I remember the day I turned 50 years old. I was at an Interfaith Conference in Detroit when it happened. Two days earlier I was working in my room when the cold rain gave way to a hot front. Then it moved through and things chilled again. I marveled at the unusual weather. It happened again the next day. Once I returned home, I realized this unusual weather pattern had followed me home. It was the next day when it finally hit me – this must be what a Hot Flash feels like!
In ancient days, people never dreamt of living as long as we do now. Life was harsh from the very first breath. Many died in infancy, most died in their 30s and 40s. That meant that those who survived into their elder years had a special place of honor because they had outlasted most of the people of their own generation. They had actually lived with people and through events that others had only heard about. They were valued for their wisdom and their ability to teach and guide the young.
Today elders are still the best choice for helping youngsters - not because of what they have lost but because of all they have gained. As we age, we gain experience. We gain wisdom. We gain insight and understanding. Aging can bring with it new ways of thinking and new interests. All of these gains are things we can offer to our families, our loved ones and our society.
But in our culture, there was no space created for celebrating elders. In fact, we have actively tried to move people out of the mainstream as they age, and in doing so we have created ageism in our society. Like racism and sexism, ageism marginalizes people, encourages stereotypes and leads to discrimination.
Ageism teaches us to fight the aging process -- to deny it and to do all that we can to prevent it. Rather than honoring older people as the holders of faith, wisdom and culture, ageism consigns the elderly to oblivion and dismisses their experience and wisdom as out dated. As a result, older people are often seen as a burden, a problem to be dealt with - rather than a channel of grace for us and for society. No wonder we’re afraid of aging. And the damnable thing about it is that it keeps us from looking forward to aging, to savoring our experiences, to growing old gracefully.
The world’s holy books have another message to share. Ecclesiastes counters the claim that pleasure is the meaning of life. The spokesman is someone like King Solomon who had all the wealth, wisdom and power he needed to fulfill any dream he wished. But after pursuing all his desires, the king laments again and again that everything amounts to a passing breath.
The Tao Te Ching contains similar sentiments in its passages: If you want to become full, let yourself be empty. If you want to be reborn, let yourself die. If you want to be given everything, give everything up.
Buddhism teaches that our increasingly fragile and infirm bodies and minds are sacred, and worthy of the greatest kindness and care. To respect our aging at every stage is the greatest kindness we can offer to ourselves and those we love.
As we age, we are nudged to let go. Letting go of our things, letting go of our youth, even letting go of control, depending more and more on others to do what we once did can make us angry and bitter. Or it can become an opportunity to appreciate our reliance on others, to finally accept that we are all interdependent and fully connected.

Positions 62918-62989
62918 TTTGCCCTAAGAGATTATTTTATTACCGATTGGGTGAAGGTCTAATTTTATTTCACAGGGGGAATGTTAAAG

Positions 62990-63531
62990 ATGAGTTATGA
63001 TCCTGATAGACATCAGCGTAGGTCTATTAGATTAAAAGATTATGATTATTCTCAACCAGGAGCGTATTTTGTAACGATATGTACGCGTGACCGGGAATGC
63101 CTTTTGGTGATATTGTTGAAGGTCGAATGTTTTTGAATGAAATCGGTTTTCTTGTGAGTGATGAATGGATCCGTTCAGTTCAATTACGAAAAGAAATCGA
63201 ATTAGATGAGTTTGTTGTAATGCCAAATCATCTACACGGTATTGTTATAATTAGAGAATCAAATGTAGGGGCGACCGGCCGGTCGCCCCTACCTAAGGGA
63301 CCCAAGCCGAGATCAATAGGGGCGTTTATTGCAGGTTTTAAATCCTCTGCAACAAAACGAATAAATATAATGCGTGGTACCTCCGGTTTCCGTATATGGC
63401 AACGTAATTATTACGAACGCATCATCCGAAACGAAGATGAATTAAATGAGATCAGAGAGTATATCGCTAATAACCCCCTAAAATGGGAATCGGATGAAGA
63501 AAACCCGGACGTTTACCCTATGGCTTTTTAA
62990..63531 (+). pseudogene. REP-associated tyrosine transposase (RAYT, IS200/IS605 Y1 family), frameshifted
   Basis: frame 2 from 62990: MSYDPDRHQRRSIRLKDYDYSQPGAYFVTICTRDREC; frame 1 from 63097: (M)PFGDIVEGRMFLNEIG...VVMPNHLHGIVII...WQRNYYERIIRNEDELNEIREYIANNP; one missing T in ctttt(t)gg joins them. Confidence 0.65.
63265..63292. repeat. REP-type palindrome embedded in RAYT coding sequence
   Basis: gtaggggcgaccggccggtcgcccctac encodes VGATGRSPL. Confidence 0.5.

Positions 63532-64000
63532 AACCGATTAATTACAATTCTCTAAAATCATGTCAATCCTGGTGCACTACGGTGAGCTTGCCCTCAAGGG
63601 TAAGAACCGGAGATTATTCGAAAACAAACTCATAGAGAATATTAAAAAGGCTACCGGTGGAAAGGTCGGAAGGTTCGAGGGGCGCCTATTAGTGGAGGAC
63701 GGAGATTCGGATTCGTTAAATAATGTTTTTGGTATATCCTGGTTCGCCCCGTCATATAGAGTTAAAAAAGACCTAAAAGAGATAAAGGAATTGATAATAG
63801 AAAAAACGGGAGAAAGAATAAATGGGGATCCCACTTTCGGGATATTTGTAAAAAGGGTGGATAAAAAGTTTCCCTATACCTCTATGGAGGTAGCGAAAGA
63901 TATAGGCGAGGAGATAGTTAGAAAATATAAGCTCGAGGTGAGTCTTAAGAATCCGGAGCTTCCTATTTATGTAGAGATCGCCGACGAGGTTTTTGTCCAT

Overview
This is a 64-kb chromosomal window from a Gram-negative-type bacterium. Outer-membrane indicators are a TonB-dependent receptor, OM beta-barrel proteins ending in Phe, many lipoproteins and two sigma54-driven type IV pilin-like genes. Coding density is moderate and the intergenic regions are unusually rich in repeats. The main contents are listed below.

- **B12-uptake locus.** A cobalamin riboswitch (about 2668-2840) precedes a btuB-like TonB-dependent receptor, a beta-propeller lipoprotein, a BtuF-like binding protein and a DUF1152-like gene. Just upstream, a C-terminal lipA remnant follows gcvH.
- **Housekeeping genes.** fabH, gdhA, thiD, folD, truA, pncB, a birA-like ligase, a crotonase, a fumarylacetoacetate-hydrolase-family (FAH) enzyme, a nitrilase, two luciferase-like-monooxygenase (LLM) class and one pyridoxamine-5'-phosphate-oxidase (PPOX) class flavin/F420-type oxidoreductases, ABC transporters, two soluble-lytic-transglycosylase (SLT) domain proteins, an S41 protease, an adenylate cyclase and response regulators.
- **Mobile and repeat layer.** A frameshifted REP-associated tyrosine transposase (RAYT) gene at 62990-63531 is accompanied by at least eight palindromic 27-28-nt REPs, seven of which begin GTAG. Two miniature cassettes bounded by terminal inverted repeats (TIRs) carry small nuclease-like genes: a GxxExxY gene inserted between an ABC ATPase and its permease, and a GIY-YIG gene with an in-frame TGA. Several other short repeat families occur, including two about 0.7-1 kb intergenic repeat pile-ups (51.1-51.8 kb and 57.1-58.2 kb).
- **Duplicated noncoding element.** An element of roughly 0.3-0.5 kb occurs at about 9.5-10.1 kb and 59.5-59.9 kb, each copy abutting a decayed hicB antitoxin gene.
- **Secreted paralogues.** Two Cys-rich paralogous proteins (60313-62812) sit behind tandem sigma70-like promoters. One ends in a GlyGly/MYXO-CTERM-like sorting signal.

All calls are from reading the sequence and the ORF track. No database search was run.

Finally, to let go of life, is to embrace the unknown realm of death.
Death is certainly a common theme in our culture. All of us can probably think of a song, a movie, a television show or a play where death plays a prominent role. But our society – including most of our religious expressions – has continually moved further away from regarding death as a natural culmination of life and an occasion to be marked with rich rituals of remembrance, grief and passage.
The fears, hopes and approaches that people have toward death are learned. Cultures can be death-accepting, death-denying or even death-defying. Here, in the death-defying West, it is a reality we desperately try to evade or ignore. But in other times and in other cultures, preparing for death was seen as an important spiritual task – perhaps the most important task of one’s life.
So how do we embark on such a task? How do we age gracefully and how do we die gracefully?
We begin by living in the now. The past is important; it has shaped us and brought us to where we are. But it is in the present moment that we encounter the transcendent realities of our life.
Next, we engage in memory work. Good memories help give us a sense of well-being and help us validate our life. Painful memories remind us that there is still work to do. And grace also tells us that there is only so much we can accomplish and that completion is finally the work of the unfolding Universe.
Finally, we take stock of our legacy. What have we accomplished and what will we leave behind? The later years are a time for reflection and gratitude for all of the experiences that have shaped us and for acknowledging all of the ways our presence has shaped those around us.
I have decided I don’t need to stay young forever. There are always young people to fill that role! And frankly, they need people like me to be the old people. There are many signs of despair in our society. Young people need to be able to look to us old folks for grace and hope and joy. When we age gracefully, we become role models and proof that life really is worth living.